Wynn Resorts board member Kazuo Okada was ordered Tuesday to pay the company $148,583 in legal fees after a judge found he improperly tried to litigate a dispute in federal court.
Two lawsuits pitting Okada against Wynn Resorts and its other board members were filed in Clark County District Court in Las Vegas early this year. Okada's attorneys later moved one of the suits to federal court.
They claimed it was a federal issue because, in their view, the lawsuit centered on the Foreign Corrupt Practices Act (FCPA), a U.S. law that bars companies from bribing foreign officials.
Okada has suggested that Wynn Resorts made an improper donation to a university in the Chinese gambling enclave of Macau, while Wynn has claimed that Okada provided improper benefits to Filipino casino regulators.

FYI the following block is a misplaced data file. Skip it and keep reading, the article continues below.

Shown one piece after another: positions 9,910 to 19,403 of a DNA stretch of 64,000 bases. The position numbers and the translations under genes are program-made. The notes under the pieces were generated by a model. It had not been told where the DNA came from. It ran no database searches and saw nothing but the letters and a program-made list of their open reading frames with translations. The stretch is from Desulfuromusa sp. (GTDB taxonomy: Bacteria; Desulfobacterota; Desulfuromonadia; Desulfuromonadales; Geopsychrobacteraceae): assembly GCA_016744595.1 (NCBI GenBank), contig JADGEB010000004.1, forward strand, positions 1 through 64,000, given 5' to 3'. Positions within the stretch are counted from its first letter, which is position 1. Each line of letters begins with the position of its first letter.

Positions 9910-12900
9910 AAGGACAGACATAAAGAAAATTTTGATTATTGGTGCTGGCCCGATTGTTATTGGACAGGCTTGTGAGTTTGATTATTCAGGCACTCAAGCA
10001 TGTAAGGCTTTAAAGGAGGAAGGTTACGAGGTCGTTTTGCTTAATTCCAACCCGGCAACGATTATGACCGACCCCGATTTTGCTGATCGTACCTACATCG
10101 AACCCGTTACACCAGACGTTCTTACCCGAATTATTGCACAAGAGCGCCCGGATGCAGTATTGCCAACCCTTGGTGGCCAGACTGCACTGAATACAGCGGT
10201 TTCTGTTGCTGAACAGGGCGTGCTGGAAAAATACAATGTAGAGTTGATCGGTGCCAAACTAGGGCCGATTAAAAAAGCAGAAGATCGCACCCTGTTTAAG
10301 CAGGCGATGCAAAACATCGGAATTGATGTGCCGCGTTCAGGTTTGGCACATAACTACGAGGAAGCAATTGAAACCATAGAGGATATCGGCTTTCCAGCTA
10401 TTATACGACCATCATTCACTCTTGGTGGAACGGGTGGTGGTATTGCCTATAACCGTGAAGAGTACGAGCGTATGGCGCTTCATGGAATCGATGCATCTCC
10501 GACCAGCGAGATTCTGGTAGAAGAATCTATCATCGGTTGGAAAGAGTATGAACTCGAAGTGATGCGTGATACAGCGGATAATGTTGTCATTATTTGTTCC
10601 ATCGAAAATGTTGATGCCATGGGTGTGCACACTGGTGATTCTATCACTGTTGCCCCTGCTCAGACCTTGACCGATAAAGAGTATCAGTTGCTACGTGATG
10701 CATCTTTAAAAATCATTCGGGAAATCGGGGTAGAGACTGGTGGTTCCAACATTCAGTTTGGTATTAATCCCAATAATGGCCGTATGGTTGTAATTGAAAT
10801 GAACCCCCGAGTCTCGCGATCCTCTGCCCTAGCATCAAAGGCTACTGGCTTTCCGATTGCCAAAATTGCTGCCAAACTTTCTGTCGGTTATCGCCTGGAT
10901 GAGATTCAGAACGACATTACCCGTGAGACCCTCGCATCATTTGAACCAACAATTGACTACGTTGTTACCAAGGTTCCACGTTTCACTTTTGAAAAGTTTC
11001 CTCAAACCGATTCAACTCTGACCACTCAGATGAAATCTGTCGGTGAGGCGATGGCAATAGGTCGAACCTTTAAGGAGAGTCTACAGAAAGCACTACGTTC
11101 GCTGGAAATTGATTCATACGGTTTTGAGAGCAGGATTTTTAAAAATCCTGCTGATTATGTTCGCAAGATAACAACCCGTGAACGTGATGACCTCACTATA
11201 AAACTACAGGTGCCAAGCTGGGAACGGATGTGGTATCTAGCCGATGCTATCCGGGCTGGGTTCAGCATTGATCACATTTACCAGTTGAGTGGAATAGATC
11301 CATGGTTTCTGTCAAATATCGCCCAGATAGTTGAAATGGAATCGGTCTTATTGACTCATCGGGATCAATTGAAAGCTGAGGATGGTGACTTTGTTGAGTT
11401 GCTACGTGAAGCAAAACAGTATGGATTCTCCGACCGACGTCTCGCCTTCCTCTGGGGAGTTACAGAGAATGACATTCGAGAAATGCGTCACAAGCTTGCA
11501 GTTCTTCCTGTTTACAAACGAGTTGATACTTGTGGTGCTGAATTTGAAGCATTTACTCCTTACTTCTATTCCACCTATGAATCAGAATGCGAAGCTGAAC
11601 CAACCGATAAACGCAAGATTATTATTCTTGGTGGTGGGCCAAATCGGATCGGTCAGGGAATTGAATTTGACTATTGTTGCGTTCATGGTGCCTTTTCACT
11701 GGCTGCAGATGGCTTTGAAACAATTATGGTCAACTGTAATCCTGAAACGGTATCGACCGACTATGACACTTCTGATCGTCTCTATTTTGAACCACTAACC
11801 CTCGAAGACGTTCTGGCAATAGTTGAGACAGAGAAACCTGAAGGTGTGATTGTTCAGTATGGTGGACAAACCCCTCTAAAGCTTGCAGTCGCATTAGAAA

Wynn insisted the lawsuit at issue didn't hinge on the FCPA but rather focused on Okada breaching his fiduciary duty as a Wynn director and potentially jeopardizing Wynn's crucial gaming licenses with his conduct.
U.S. District Judge Larry Hicks sided with Wynn during a June 21 hearing when he announced plans to send the suit back to state court.
On Tuesday, Hicks awarded the attorney's fees to Wynn to cover its costs in having the case sent back to state court. Hicks said in his order that Okada and his companies "did not have an objectively reasonable basis to remove this action to federal court.''
Tuesday's ruling means the existing litigation will continue in two lawsuits in state court, though Okada's attorneys have threatened to file a new suit in federal court alleging federal securities law violations. The suits cover allegations of wrongdoing leveled by both sides, as well as Wynn's forced discounted redemption of Okada's $2.7 billion in Wynn stock and efforts by the company to remove him from the board.